CMS corrective actions cut improper payment rate for inpatient hospital claims by a massive 58.3 percent over the past couple of years
By Shantanu Agrawal, M.D., Deputy Administrator and Director for Center for Program Integrity (@cms.hhs.gov) and Jennifer Main, Director and Chief Financial Officer for Office of Financial Management (@cms.hhs.gov)
The Centers for Medicare & Medicaid Services (CMS) is dedicated to reducing health care costs while, at the same time, making sure people get access to the right care, when and where they need it. CMS established the Comprehensive Error Rate Testing (CERT) program to calculate the Medicare Fee-for-Service (FFS) program improper payment rate. Due to the successes of corrective actions we put into place to address improper payments for inpatient hospital services, the overall Medicare FFS improper payment rate decreased from 12.1 percent in 2015 to 11.0 percent in 2016. Improper payments for inpatient hospital claims alone dropped a whopping 58.3 percent from 9.2 percent in 2014 to 3.8 percent in 2016. Inpatient hospital claims accounted for $10.45 billion in improper payments during the 2014 report period (July 1, 2012 to June 30, 2013) but was reduced to $4.42 billion during the 2016 report period (July 1, 2014 to June 30, 2015), an improper payment decrease of $6.03 billion.
Two major policies, intensive provider education, and improved oversight contributed to the reduction in improper payments for inpatient hospital claims. First, CMS changed its policy to allow hospitals to bill for Part B (Medical Insurance) services given during a hospital inpatient stay when an inpatient admission is found not to be reasonable and necessary. Second, CMS clarified policy for when an inpatient admission is generally appropriate for payment under Medicare Part A (Hospital Insurance) by establishing and modifying the “Two-Midnight rule.” The Two-Midnight rule applied to admissions beginning on or after October 1, 2013, and established benchmark criteria that should be used when determining whether a short stay hospital admission is payable under Medicare Part A. The Two-Midnight rule stated that inpatient admissions will generally be payable under Part A if the admitting practitioner expected the patient to require a hospital stay that crossed two midnights and the medical record supports that reasonable expectation.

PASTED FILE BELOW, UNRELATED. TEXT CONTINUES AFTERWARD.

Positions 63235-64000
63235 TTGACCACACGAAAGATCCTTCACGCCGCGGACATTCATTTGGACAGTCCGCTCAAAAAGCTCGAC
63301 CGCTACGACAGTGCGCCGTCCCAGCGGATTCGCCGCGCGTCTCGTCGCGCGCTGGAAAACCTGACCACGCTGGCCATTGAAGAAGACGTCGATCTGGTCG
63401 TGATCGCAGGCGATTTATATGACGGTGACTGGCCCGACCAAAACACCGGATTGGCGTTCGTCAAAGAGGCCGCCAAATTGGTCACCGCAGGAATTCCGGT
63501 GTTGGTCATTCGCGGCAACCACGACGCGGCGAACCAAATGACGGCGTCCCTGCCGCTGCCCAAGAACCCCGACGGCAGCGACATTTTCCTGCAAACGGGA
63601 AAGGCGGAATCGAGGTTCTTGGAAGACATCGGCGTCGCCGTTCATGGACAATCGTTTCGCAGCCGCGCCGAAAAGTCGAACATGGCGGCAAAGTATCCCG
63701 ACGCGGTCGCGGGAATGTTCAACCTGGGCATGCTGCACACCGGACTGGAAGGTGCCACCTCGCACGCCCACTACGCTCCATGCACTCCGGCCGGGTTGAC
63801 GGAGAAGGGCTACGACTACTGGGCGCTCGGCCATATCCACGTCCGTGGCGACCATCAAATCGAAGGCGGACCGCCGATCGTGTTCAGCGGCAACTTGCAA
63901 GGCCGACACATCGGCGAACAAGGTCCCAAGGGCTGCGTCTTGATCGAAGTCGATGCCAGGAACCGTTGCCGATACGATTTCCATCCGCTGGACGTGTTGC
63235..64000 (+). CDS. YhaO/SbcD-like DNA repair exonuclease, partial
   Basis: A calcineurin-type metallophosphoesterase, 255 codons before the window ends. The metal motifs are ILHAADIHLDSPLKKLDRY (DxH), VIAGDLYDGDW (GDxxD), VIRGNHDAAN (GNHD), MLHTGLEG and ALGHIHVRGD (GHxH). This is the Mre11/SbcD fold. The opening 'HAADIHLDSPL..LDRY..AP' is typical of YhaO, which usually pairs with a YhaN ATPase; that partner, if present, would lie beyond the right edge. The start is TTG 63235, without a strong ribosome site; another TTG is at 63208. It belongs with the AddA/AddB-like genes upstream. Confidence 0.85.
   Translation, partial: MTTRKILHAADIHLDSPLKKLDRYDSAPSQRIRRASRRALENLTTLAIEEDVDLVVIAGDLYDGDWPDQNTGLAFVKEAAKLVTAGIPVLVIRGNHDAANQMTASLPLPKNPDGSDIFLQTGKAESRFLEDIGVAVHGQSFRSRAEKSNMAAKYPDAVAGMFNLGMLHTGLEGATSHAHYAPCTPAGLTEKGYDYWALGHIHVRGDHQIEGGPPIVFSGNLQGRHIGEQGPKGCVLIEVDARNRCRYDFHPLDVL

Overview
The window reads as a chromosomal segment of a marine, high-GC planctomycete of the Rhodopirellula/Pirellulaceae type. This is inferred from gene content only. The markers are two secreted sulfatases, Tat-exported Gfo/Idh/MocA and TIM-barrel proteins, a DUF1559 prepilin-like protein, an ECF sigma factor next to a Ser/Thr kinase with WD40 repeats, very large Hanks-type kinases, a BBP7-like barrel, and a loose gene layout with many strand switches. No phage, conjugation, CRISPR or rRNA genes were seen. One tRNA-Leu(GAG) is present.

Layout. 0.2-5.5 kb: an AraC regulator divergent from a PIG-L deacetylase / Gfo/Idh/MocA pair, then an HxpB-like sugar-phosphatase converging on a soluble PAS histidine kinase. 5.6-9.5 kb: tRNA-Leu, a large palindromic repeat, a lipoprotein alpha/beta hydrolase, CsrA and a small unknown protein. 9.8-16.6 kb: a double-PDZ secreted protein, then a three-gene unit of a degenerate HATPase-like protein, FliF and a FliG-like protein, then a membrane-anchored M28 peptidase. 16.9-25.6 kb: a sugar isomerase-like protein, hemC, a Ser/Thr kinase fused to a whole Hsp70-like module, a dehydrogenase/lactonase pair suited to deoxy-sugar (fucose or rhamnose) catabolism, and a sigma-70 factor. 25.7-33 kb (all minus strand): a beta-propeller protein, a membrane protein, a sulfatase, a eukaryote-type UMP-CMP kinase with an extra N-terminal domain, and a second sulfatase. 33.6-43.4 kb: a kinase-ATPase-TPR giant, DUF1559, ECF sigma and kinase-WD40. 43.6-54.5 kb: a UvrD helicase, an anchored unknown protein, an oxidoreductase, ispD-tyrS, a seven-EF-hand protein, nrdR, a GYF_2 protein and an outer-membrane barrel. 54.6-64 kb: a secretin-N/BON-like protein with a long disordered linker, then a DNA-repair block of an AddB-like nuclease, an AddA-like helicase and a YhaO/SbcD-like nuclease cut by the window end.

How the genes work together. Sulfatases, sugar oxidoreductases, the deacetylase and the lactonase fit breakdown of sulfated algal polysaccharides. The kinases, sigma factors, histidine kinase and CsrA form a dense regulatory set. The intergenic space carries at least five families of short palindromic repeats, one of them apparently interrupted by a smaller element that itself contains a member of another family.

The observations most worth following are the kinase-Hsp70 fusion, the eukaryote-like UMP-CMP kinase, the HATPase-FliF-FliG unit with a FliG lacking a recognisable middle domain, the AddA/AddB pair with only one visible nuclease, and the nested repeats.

Along with these policy changes, CMS put into place a comprehensive educational campaign to help providers comply with the regulations. After a limited number of “probe” audits of each provider’s short stay claims for Part A payment, Medicare Administrative Contractors (MACs) sent letters to the providers detailing the results of the probe audit and offered one-on-one education to further discuss the errors and encourage a change in future billing behavior. Providers with moderate or major error findings were engaged in up to three additional rounds of review and education to encourage greater accuracy with future claim submissions.
CMS is building on these corrective action successes by exploring opportunities to implement prior authorization and pre-claim review programs. We plan to continue monitoring those services whose payment vulnerabilities drive the improper payment rate, like home health and inpatient rehabilitation claims, to more effectively target our provider education and medical review efforts.
While CMS is pleased with the reductions we’ve already seen in the improper payment rate, we remain committed to collaborating across CMS to address potential vulnerabilities identified through our improper payment measurement programs and continuing to strengthen our program integrity efforts.